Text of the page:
‘Exploring traditional food and modern dilemma’ | Milaap

‘Exploring traditional food and modern dilemma’

I did not have to wait for my field officer to direct me towards the working space of Bimola. My body floated towards the aroma of something which was in the process of baking. I couldn’t tell just from the aroma of what was in making that was helplessly making me gulp down my saliva all the way to her working room. I was guessing of ‘nakuppi (Asian chives)’ which is used widely in North-east India or Asia as garnishing ingredients. In Manipur, nakuppi is often replaced over onion. It exerts a blended overwhelming aroma of onion and ginger. And you cannot imagine how it soothes your palate until you have tasted it.

                                                                        Figure 1: Asian chives

I witnessed Bimola and two other women who were working in a poorly structured shed. The thatched were all covered in black fumes, which kind of bring out the rustic rural frame.

                                                                        Figure 2: working space

I didn’t waste any time and noted down the ingredients of preparing bori (local soy chunks). Surprisingly, they were basic ingredients such as grounded lentils, gram flour, cumin seeds, asafetida, coriander seeds, salt, oil, nakuppi (Asian chives) and napakpi (winter leek). Charcoal is also one of the materials required for cooking it. One cannot prepare bori in high flames, it needs to be placed over a low flame and keep changing their position.

Bimola and her friends are popular for their products. Because of them, the neighbourhood is known as ‘bori-leikai (bori-place)’. Bimola learned it from her mother-in-law and now everyone is her protégé. She is bringing in uninterrupted income to her family. I noticed her passion for her work, but she is glad that her children will not be replacing her. ‘All of them are educated and will soon be working in an office. I respect my work but I am afraid they will do the same. Their generations have a different understanding of work. They all want to earn more and soon, they do not have the passion or even patience. And my work requires patience’, she said it out loud without any pinch of disappointment.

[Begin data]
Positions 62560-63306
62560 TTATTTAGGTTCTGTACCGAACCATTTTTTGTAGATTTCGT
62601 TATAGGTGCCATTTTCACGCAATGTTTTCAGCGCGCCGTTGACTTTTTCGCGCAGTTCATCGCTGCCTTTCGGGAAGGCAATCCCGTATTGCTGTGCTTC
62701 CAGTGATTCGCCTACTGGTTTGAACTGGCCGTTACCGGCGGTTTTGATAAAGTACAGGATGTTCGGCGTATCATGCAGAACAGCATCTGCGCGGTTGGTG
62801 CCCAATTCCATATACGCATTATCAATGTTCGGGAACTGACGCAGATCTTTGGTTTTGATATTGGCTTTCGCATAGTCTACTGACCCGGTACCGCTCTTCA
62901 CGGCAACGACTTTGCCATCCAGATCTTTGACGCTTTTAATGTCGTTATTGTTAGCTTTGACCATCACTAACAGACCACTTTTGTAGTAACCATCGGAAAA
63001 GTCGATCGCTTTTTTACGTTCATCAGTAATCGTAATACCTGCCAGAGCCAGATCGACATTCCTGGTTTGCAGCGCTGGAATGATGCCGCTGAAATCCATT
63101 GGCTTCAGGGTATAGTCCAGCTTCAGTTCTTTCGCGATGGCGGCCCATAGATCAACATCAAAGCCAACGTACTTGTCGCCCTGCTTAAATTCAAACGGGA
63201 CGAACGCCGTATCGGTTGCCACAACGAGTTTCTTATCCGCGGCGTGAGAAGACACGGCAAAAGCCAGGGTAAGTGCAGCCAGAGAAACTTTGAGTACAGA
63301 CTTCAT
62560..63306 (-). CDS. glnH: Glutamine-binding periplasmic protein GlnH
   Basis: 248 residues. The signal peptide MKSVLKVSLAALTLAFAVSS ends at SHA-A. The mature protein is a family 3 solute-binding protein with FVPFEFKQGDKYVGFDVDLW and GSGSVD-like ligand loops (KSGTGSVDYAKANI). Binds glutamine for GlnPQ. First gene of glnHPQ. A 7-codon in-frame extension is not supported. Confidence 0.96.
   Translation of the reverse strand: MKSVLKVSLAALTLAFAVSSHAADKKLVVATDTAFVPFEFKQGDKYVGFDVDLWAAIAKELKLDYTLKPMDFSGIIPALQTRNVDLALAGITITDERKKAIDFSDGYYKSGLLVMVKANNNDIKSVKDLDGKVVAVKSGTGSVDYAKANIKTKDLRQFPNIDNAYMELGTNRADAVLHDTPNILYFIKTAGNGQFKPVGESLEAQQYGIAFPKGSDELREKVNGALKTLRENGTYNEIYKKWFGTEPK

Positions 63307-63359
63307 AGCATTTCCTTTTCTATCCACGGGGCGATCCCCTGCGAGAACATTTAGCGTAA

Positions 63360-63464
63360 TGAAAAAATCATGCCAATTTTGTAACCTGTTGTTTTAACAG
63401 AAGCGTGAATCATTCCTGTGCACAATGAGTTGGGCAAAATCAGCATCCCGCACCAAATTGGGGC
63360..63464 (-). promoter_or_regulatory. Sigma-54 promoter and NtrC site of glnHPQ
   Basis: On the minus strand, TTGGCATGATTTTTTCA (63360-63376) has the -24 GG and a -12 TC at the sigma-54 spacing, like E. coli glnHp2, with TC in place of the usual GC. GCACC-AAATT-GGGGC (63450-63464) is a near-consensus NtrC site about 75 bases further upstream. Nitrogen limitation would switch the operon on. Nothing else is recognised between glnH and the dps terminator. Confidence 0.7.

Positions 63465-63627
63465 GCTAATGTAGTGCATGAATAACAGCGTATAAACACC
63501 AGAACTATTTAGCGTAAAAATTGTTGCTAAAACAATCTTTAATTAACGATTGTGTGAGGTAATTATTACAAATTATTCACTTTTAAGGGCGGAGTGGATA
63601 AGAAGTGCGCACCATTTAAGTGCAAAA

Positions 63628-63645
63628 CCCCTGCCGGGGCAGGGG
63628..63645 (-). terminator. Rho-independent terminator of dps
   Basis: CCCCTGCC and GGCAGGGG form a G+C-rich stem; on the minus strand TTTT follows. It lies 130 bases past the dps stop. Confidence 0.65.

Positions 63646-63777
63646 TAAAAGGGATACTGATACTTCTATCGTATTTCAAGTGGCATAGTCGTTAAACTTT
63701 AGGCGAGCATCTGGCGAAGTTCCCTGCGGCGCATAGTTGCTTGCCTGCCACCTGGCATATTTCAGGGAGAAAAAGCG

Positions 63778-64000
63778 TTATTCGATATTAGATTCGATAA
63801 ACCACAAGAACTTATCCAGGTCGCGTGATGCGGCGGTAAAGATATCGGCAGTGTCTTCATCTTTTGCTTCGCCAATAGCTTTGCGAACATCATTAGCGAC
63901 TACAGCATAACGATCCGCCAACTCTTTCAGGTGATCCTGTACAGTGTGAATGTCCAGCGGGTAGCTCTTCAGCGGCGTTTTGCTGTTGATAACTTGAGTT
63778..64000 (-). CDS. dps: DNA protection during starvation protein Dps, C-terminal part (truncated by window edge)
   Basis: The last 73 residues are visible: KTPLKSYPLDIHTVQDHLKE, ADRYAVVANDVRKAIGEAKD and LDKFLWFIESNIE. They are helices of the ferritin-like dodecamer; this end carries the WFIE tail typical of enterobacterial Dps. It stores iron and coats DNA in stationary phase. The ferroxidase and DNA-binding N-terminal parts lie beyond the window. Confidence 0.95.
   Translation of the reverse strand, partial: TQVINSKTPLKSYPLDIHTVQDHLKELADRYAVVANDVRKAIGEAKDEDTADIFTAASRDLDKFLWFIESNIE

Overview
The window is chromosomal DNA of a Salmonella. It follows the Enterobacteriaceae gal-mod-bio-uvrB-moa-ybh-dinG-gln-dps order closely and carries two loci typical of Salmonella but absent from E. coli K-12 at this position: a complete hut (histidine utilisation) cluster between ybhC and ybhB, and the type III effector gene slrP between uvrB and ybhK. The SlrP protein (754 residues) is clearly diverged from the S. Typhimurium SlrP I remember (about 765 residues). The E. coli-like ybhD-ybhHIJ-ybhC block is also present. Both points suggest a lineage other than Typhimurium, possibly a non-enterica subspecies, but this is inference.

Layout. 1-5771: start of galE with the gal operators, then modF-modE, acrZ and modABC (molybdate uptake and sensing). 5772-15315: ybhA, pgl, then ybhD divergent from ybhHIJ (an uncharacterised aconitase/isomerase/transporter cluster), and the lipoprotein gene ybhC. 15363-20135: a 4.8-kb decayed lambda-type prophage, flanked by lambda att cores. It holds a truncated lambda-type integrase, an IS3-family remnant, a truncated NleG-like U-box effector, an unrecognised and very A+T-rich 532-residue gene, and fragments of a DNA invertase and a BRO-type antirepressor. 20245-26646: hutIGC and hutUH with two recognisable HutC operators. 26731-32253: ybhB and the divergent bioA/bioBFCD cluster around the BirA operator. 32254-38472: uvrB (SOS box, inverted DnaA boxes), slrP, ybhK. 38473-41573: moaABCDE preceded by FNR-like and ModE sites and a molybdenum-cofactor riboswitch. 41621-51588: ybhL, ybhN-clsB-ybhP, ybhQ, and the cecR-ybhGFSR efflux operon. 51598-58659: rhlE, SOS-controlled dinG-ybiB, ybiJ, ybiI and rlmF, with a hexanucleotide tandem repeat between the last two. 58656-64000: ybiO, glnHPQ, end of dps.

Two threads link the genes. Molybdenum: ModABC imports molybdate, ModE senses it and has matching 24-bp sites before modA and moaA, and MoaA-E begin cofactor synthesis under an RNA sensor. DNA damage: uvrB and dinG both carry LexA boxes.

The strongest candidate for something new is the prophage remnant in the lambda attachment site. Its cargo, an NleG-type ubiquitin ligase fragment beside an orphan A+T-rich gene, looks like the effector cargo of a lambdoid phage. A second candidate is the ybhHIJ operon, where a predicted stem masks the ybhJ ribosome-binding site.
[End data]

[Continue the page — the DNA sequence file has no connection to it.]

Figure 3: Bimola and her famous bori

Her statement gave away the dilemma of many more mothers who are proud of their work. They learned their work from their elders and they want to pass it on to their children, which seldom works.

Traditional occupations are often not receiving the attention and respect it deserves. I have met 120 rural women in the span of 3 months, who are either in handloom business or artwork or native food producers; and most of their children are least bothered about their work.

I would be the inappropriate person to comment on why the present generation is distant from traditions. It saddens me how our traditional ways are fading away with time. I am beginning to question my contribution towards preserving native tradition. I can think of one thing, and that is, to keep pace with modern society, we have suppressed the necessity of keeping our traditions alive.